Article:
Thursday, September 3, 2009

Mexico's war on drugs escalating.

While living in Mexico last year, I got to see a little of this firsthand. During independence day last september, while I was watching fireworks in Cuernavaca, the drug cartels threw grenades into the crowd in Michoacan, killing and injuring dozens of people there just to celebrate and watch the fireworks.

MEXICO CITY, Mexico (CNN) -- Gunmen shot and killed 17 patients and wounded two others in a drug rehabilitation center in northern Mexico late Wednesday, the mayor of Ciudad Juarez said Thursday.

Police gather at the rehab facility where 17 people were killed in Ciudad Juarez, Mexico, late Wednesday.

Mayor Jose Reyes Ferriz said authorities believe a rival drug gang attacked the men at the El Aviane rehab facility.

"At the very least, it was one organized crime group thinking that another group was operating in that place," Reyes told CNN.

Wednesday night's shootings, he said, are similar to an attack at a drug facility in March that left 20 patients dead.

A Mexican civic group said last week that Ciudad Juarez, across the border from El Paso, Texas, had the most slayings per capita in 2008 of any city in the world.

More than 1,420 people have been killed in Juarez this year, Reyes told CNN on Monday. About 1,600 people were killed in Juarez in 2008, Reyes said.

The latest Juarez killings came on the same day that gunmen shot dead the No. 2 security official and three others in Michoacan, the home state of Mexican President Felipe Calderon.
Jose Manuel Revuelta Lopez, the deputy public safety secretary of Mexico's Michoacan state, was killed in a shootout that also claimed the lives of two of his bodyguards and a bystander caught in the crossfire, said Jesus Humberto Adame Ortiz, spokesman for the state.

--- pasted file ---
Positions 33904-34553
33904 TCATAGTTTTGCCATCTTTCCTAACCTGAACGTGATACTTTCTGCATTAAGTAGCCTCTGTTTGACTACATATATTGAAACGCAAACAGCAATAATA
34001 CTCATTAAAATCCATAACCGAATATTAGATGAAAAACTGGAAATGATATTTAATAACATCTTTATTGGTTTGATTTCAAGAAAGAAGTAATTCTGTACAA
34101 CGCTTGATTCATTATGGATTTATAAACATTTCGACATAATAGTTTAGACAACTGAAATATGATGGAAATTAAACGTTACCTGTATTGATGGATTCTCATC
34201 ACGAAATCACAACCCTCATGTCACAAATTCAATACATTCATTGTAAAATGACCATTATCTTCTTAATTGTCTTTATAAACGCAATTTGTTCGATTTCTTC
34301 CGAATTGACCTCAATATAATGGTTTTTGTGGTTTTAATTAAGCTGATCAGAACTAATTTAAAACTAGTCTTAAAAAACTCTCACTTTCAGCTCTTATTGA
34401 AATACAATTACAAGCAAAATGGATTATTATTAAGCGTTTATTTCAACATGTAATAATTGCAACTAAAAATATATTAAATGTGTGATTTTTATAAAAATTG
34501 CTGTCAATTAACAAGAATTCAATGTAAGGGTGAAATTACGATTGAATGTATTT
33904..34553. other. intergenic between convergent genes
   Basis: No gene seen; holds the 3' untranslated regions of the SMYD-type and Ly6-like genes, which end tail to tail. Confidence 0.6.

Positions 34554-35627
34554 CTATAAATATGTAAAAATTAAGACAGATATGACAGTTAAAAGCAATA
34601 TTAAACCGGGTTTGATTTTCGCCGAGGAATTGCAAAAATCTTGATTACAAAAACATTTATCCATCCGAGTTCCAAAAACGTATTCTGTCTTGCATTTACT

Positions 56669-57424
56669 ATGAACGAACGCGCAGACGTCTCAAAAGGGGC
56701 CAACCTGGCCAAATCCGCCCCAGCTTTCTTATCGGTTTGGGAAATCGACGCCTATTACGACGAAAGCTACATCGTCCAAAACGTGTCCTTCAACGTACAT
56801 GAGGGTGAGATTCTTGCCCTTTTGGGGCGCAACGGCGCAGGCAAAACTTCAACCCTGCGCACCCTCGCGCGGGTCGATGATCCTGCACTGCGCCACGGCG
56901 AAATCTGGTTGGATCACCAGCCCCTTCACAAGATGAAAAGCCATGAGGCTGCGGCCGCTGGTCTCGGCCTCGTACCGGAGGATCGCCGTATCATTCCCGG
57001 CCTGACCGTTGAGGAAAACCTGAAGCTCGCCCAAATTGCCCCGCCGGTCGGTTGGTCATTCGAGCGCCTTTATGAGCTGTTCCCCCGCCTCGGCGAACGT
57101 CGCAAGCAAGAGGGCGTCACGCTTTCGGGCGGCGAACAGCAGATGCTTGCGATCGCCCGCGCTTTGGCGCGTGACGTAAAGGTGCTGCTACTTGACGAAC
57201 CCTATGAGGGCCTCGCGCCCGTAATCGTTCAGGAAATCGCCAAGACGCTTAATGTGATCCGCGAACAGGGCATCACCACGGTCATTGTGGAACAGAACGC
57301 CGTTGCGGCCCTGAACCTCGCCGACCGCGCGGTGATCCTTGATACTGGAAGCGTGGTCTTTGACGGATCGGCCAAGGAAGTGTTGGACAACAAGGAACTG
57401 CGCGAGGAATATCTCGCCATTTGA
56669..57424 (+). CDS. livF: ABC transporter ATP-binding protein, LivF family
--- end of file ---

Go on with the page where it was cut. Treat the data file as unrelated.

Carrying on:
Revuelta was leaving his office at 5:15 p.m. in the state capital, Morelia, when the shooting occurred, Adame said.

An unprecedented wave of violence has washed over Mexico since Calderon declared war on drug cartels shortly after coming into office in December 2006. More than 11,000 people have since died, about 1,000 of them police.

The offensive against the government has been especially fierce in Michoacan.
In July, La Familia Michoacana drug cartel was accused of assaults in a half-dozen cities across the state and of torturing and killing 12 off-duty federal agents and dumping their bodies on a remote road. That violence was thought to have been retaliation for the arrest of a La Familia leader.

In Juarez, much of the violence is being committed by the rival Sinaloa and Juarez drug cartels, which are fighting for lucrative routes into the United States as well as local street sales, Reyes said.

The deportations of thousands of Mexicans who have served time in U.S. jails into Ciudad Juarez are adding a deadly ingredient to an already volatile state of security, he said.
In the past 45 days, 10 percent of those killed in Juarez had been deported from the United States in the past two years, Reyes said.